Logan Thomas was the first to shoulder the blame after Monday night’s game.
Heck, he kind of had to.
The redshirt-junior quarterback, whom many have hailed as a first round draft pick, pushed himself through a 21-of-38 performance, making just enough plays to pull out the win.
“I would say that I was the one holding us back,” Thomas said.
Going into Monday’s game, many expected the exact opposite. Thomas looked like the only sure thing on an offense that had to replace its top two receivers, two running backs and four offensive linemen.
Simply put, quarterback was not a position anyone was worried about.
Thomas’ two most inexperienced receivers, Demitri Knowles and Corey Fuller, looked like seasoned veterans under the bright lights of Lane Stadium, finishing with a combined six catches for 124 yards.
Knowles hauled in a fourth-quarter touchdown after Marcus Davis went out with a minor injury. Fuller had 45 yards, including a 23-yard fourth down conversion, on the final drive of regulation.
In those situations, Thomas stepped up. For much of the night, his legs were all the Hokies had, as he ran the ball 15 times for 52 yards.
It wasn’t pretty by any stretch. However, the Hokies stayed away from two problem areas — turnovers and penalties. They didn’t turn the ball over, and had just three penalties for 15 yards.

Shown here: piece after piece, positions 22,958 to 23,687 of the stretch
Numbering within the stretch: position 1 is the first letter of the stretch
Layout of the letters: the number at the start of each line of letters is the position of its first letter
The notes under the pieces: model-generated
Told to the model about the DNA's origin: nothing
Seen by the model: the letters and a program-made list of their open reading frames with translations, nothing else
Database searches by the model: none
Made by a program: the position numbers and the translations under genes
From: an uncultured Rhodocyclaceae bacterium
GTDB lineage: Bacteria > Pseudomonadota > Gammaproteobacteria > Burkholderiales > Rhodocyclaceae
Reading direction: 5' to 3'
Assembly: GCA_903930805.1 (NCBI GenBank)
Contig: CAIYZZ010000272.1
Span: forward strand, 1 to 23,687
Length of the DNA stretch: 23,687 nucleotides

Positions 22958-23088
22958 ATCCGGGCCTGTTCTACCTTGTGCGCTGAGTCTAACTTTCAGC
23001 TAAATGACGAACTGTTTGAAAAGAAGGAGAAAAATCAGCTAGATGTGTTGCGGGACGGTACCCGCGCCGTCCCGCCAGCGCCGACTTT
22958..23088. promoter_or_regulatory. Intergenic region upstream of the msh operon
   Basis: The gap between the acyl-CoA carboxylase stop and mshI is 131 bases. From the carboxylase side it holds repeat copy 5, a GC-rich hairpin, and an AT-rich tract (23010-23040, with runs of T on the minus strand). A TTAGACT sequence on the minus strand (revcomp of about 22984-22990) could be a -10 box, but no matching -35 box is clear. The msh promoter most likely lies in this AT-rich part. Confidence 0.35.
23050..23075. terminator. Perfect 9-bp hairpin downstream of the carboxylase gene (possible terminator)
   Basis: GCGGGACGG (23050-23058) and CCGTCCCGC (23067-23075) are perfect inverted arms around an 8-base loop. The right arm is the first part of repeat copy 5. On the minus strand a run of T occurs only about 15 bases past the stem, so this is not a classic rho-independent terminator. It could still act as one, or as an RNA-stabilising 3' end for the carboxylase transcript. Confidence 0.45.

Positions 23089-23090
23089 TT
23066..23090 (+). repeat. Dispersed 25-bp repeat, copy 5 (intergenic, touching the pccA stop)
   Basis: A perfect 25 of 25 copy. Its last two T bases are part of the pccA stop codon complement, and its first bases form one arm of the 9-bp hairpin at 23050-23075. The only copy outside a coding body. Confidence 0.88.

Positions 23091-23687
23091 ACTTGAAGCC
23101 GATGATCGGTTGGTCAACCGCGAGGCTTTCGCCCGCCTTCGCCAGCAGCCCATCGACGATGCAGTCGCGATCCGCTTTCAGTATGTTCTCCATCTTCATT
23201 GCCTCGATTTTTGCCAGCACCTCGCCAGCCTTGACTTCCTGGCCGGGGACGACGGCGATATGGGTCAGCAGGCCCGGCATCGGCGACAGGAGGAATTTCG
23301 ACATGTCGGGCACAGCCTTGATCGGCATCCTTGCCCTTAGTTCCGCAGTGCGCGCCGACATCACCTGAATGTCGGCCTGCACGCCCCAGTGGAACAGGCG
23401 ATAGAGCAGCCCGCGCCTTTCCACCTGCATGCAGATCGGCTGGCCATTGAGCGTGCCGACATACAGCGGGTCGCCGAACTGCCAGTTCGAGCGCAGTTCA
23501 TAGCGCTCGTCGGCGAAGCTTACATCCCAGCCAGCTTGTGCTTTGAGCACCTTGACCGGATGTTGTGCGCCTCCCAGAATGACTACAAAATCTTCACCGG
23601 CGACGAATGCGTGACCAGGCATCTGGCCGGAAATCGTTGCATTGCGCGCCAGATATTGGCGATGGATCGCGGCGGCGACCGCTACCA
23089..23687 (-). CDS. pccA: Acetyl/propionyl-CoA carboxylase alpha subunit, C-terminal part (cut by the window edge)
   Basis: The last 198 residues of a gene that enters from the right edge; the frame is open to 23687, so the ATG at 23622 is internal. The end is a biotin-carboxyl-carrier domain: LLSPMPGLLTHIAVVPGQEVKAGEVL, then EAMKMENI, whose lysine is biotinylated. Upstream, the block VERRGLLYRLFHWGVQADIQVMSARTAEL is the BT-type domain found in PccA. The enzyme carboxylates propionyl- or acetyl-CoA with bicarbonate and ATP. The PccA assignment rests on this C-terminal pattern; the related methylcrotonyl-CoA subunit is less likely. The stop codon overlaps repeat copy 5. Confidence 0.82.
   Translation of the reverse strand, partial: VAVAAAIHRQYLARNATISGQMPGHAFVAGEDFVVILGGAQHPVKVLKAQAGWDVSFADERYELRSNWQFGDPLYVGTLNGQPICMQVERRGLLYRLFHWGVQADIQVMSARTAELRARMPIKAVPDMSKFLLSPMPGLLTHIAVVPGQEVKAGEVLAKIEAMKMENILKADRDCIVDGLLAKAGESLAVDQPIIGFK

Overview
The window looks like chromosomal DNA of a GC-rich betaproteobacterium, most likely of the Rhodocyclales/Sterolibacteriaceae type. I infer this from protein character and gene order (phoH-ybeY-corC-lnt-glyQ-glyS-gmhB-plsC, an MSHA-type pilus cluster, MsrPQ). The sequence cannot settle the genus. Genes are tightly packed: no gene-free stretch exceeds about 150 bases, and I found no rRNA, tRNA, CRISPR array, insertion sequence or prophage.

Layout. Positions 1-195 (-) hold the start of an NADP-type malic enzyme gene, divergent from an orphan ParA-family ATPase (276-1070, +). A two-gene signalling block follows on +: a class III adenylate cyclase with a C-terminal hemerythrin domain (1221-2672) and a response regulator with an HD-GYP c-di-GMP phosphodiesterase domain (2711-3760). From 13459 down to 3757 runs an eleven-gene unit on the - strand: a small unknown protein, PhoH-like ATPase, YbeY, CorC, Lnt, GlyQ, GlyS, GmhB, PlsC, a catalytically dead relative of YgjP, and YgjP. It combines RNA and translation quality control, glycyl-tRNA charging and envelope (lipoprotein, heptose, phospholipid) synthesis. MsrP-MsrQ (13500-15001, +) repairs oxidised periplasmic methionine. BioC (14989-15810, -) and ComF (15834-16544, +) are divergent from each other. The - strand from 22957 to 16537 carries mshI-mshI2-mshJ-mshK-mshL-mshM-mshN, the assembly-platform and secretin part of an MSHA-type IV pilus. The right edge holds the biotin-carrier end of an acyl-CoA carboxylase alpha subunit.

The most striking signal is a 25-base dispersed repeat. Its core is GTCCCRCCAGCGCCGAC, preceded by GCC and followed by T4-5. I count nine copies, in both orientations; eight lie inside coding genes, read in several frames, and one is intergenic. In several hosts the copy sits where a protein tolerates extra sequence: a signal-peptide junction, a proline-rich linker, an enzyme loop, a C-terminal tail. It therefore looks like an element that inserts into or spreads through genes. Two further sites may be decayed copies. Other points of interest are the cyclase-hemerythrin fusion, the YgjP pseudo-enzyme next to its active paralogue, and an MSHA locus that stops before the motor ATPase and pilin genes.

Georgia Tech’s lone turnover cost them, as Kyle Fuller intercepted Tevin Washington in overtime.
No Heisman Trophy watch lists will highlight Thomas’ performance Monday night. Even during the game, Thomas was just worried about getting out with a win.
“I was joking with (quarterbacks) coach (Mike) O’Cain, and I said, ‘If I don’t win this game, I might not be here tomorrow,’” Thomas said.
Seeing his first action, redshirt-freshman tailback Michael Holmes, getting 13 carries while splitting time with fellow freshman J.C. Coleman. Holmes’ day was pedestrian, until he struck it big in overtime.
After a six-yard carry on the first play, Holmes broke several arm tackles for an 18-yard gain, putting the ball at the one-yard line. It was his longest gain of the day, and essentially locked up the win.
Thomas and the offense undoubtedly have work to do. Bud Foster’s defense on the other hand, might be better than advertised.
While the offense struggled to move the ball much of the game, the Hokies stuffed the Yellow Jackets at the line time and time again. Four defensive linemen tallied five-plus tackles, including Derrick Hopkins, who had 11.
Even without injured linebacker Tariq Edwards, the defense seemed to meet its hype. Sliding into Bruce Taylor’s mike linebacker position, former walk-on Jack Tyler proved he’s more than capable, finishing with 17 tackles.
Paul Johnson’s triple-option attack was thwarted, even though the Yellow Jackets dominated the time of possession. Eight-plus defensive linemen rotated in for the Hokies, constantly throwing fresh bodies into the trenches.
Tyler was covered in blood and sweat following the game. Thomas wore the face of a man who came close to letting down thousands of fans.
For head coach Frank Beamer, it was just another grind-it-out ACC affair and win number 252 in his coaching career.
"It is kind of like what I told you guys at the start: we are not as good of a football team right now, but we have the potential to be a really good football team,” Beamer said.
A loss would’ve been catastrophic. An overtime win? Well, that might be who the 2012 Hokies are.